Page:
How to find the importance of features in predicting defaults?

0

Understanding the importance of features is very important for a data science practitioner so that he can select the important features for training the machine learning model. Feature importance analysis is needed for some predictive analytics work such as credit or loan default forecasting. In addition to minimizing default risk with prediction, it is also necessary to find the important characteristics when a customer defaults. Thus, in this article, we will perform a feature importance analysis on popular default prediction problems using a Random Forest classifier. Below are the main points that we are going to discuss in this article.

Contents

  1. Importance of Features
  2. Predictive modeling and feature analysis
  3. Training a random forest classifier
  4. Analyze the importance of features

Let’s start by understanding the importance of feature importance.

Importance of features

Feature importance becomes an essential part of the machine learning pipeline, feature importance generates the list of features with corresponding importance scores. So once we get the score, we can select the important feature.

As mentioned in the title, we will be using a Loan Default dataset. A defaulting lender’s data set usually has so many features, so which feature should a data scientist focus on more is a big question. Because it is not possible to closely examine each feature one by one, there should be a way that gives us a set of essential features, and then the importance of the feature comes into play. With the help of tree-based algorithms such as random forest, we can have a list of important features.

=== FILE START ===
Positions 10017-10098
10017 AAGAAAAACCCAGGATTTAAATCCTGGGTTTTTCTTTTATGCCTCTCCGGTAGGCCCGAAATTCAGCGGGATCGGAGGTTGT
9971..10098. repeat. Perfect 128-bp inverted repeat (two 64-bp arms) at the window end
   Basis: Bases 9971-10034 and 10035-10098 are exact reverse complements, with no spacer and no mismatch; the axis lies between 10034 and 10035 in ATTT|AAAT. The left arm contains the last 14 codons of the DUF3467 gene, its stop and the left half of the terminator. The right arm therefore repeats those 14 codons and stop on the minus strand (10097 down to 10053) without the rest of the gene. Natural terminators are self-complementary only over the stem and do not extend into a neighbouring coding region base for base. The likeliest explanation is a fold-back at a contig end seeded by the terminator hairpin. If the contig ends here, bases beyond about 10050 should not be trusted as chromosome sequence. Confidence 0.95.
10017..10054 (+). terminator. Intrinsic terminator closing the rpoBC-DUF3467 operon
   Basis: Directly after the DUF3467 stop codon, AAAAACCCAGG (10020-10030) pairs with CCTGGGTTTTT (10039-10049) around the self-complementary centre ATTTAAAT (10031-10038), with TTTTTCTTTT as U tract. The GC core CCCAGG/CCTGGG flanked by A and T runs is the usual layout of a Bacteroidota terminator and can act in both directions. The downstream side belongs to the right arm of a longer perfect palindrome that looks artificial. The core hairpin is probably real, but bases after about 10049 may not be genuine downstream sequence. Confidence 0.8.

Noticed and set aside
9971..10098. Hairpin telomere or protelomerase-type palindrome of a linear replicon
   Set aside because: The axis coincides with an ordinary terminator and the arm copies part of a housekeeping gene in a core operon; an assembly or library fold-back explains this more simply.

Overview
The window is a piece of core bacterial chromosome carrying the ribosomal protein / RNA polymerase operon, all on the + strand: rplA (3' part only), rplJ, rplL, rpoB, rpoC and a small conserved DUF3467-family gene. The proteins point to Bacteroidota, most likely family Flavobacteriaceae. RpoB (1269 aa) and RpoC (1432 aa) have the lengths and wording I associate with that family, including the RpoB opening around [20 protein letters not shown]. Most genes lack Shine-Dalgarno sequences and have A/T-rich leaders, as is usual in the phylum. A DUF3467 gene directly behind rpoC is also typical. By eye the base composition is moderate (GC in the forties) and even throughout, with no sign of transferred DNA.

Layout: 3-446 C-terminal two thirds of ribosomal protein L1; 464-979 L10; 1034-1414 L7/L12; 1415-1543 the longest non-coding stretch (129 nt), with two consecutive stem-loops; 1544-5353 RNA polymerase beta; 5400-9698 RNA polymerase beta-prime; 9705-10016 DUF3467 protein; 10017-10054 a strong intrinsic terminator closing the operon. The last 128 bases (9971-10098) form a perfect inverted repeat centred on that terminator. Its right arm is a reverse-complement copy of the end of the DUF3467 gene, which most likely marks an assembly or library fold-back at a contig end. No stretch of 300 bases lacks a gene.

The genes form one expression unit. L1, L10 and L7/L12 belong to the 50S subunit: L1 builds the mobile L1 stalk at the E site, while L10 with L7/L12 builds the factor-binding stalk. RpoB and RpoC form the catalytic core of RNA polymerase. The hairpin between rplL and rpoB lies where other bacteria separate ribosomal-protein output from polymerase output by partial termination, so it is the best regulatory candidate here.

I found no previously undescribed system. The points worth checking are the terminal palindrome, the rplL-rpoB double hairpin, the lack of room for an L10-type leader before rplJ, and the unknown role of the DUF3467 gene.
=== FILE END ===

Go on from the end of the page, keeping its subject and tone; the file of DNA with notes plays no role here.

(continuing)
Predictive modeling and feature analysis

Random Forest has built-in feature importance. The random forest uses its Gini impurity criterion to select the important feature. The characteristic that helps the model to decrease impurity becomes an important characteristic, which implies that if a characteristic contributes more to reduce impurity, it becomes more important.

We will use the Loan Default dataset to implement the feature significance, loan default is the most widely solved problem in machine learning. It contains customer information which could be a bank or a loan company or a vehicle company. Our dataset consists of bank data, it contains all the information about customers who have had loans granted in the past and a target variable that indicates whether a particular customer is in default or not. 0 means not failing, 1 means failing.

Training a random forest classifier

(NOTE: – Only a few pre-processing steps are not mentioned in this article, but you can check them all in ColabNotebook, referenced below.)

In this section, we will first perform classification on Kaggle’s Loan Default dataset and then generate feature importance maps.

First, import essential libraries like for math computation we imported NumPy, for plotting graphs we imported seaborn and matplotlib. From sklearn we have imported modules for preprocessing.

import pandas as pd 
import numpy as np
import seaborn as sns 
import matplotlib.pyplot as plt

from sklearn.model_selection import train_test_split
from sklearn import preprocessing
from sklearn.preprocessing import StandardScaler
from sklearn.metrics import accuracy_score

Read the CSV file and save it to the pandas database.

data_raw = pd.read_csv("/content/train.csv")
data_raw.head(7)

Some categorical features given in the dataset need to be encoded. For ‘years_in_current_job’ we just remove the ‘year’ part and leave only the years. But for other functionality, we encode the values ​​in tags.


data_raw["years_in_current_job"] = data_raw["years_in_current_job"].replace({'-1': -1, '10+ years': 10, '8 years': 8, '6 years': 6,